Supreme Court of the Philippines

SC voids anti-terror law power to designate terrorists based on other country’s request

Lian Buan
SC voids anti-terror law power to designate terrorists based on other country’s request

PROTEST VS ANTI-TERROR LAW. Activists from different progressive groups gather in front of the Commission on Human Rights in Quezon City on December 7, 2021, upon learning that the Supreme Court has voted on the anti-terror law.

Angie de Silva/Rappler

The Supreme Court retains the third and last mode of designation, which gives the anti-terror council an encompassing power to tag someone as a terrorist

MANILA, Philippines – The Philippine Supreme Court has declared unconstitutional the power of the anti-terror council (ATC) to designate a person or a group as terrorists based on a request by another country.

In partially granting the petitions against the feared anti-terror law, the Court struck down “the second method” of designation under Section 25.

The Court voted 9-6 on this issue. They voted Tuesday, but announced it on Thursday, December 9.

The second mode, now voided, would have given authority to the anti-terror council to designate a person or a group as a terrorist upon request by other countries, and upon determination that it meets the criteria of the United Nations Security Council Resolution.

With this, the Supreme Court retained the third mode, which many activists consider dangerous. The third mode is an arbitrary power of the ATC to designate without going to trial, based only on their own determination during proceedings held in secret, and without asking the designee for counter-evidence.

Also retained is the first mode, or the automatic designation of people and groups which are already on the UN Security Council list.

Petitioners contested designation for usurping the powers of the court.

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What fueled fears further was Solicitor General Jose Calida‘s final submission to the Supreme Court, saying designation will stand even if a court junks a proscription petition. A proscription is a process distinct from designation, with the former needing a trial for it to take effect, but with the same goal of tagging a person or a group as a terrorist.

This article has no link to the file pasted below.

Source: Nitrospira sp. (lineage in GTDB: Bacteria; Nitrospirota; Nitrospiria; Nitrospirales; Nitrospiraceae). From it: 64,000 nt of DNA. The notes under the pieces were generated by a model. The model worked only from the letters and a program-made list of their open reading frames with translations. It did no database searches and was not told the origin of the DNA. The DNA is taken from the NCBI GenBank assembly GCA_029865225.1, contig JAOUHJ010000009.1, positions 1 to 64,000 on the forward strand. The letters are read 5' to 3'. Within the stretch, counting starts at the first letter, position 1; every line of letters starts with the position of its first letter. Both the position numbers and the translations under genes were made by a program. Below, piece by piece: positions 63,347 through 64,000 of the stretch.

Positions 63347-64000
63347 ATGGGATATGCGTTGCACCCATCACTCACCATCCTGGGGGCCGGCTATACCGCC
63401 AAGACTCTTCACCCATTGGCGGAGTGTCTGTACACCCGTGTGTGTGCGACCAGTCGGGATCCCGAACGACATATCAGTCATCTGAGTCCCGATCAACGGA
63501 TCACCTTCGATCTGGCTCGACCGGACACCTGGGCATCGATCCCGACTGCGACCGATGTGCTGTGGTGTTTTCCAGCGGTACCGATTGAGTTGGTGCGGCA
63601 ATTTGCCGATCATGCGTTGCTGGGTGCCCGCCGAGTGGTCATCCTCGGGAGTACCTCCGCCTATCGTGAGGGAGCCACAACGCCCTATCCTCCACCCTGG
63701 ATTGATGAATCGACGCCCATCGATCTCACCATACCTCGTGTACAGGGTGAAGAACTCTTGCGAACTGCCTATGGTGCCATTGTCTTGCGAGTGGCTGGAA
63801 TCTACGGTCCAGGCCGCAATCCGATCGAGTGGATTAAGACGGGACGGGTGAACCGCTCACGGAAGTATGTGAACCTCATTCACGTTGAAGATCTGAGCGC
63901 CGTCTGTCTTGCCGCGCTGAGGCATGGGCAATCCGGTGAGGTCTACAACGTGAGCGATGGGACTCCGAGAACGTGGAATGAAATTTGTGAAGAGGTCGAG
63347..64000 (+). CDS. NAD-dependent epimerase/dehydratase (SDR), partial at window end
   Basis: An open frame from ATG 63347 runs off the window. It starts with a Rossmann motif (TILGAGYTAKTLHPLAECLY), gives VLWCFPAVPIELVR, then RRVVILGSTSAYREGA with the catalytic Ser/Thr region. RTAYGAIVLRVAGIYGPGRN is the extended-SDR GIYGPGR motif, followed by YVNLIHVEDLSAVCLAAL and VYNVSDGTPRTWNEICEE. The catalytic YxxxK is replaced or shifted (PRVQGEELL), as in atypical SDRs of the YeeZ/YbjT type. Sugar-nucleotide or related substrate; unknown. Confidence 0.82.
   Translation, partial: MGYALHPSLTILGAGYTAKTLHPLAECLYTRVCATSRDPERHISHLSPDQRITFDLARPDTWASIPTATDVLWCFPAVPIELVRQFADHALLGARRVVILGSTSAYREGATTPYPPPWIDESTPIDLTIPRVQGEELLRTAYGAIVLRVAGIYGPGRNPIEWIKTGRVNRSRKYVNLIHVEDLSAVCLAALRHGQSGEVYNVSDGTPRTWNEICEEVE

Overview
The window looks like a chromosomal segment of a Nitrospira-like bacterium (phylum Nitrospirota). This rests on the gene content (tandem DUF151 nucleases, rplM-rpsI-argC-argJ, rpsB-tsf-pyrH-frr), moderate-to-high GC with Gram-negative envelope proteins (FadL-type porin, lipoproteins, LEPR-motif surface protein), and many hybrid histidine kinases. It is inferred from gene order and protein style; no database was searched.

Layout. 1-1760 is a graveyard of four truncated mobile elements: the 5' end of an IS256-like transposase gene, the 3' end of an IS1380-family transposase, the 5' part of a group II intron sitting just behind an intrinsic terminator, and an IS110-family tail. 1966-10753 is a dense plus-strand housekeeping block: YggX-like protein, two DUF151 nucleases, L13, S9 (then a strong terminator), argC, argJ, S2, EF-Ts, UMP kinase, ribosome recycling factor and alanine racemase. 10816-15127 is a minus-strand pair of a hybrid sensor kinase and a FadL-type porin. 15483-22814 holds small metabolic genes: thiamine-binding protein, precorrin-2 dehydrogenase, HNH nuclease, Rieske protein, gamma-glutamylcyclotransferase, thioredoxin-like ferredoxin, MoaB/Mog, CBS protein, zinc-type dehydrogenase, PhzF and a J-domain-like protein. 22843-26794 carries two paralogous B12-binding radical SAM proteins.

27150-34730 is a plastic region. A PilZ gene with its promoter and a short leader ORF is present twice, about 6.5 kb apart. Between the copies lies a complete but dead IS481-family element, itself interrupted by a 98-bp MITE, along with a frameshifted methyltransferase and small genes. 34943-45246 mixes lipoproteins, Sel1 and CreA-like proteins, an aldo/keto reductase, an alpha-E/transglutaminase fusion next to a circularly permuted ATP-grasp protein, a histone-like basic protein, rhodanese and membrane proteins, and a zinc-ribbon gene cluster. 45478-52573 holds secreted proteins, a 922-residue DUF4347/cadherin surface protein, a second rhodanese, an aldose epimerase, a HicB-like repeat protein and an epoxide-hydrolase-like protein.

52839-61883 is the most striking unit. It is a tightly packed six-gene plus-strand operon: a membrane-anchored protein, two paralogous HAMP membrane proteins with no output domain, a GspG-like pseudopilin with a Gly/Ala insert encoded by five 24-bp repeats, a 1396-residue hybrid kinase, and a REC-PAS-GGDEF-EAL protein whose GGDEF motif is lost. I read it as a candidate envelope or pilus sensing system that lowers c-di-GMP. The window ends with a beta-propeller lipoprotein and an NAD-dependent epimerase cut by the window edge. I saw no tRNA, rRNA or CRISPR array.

The overlapping powers of designation stoked fears the penalties could go far in restricting certain freedoms.

The National Democratic Front of the Philippines (NDFP) had been designated as a terror group. It heightened fears of political dissenters associated with the NDFP – or those who served as consultants in peace talks – that they would be the next targets.

The Supreme Court also declared as unconstitutional the so-called killer caveat of the anti-terror law which would have made dissent or protest a crime if it had an intent to cause harm.

Petitioners and their lawyers said that while sriking down the killer caveat eased fears, it remains to be a dangerous law. Rights groups said the law still has “deadly consequences.”

The Supreme Court upheld most of the feared law, including the contested provision on 24-day warrantless detention.

A full copy of the decision is yet to be released.

President Rodrigo Duterte and his allies in Congress rushed to pass this law during the pandemic in 2020.

With the law upheld, albeit some powers voided, the Philippines joins Southeast Asian neighbors Hong Kong, Thailand, and Singapore to have legislation widely seen as a crackdown on dissent, as democracies are threatened around the world.

SC voids anti-terror law power to designate terrorists based on other country’s request

– Rappler.com

Lian Buan

Lian Buan covers justice and corruption for Rappler. She is interested in decisions, pleadings, audits, contracts, and other documents that establish a trail. If you have leads, email lian.buan@rappler.com or tweet @lianbuan.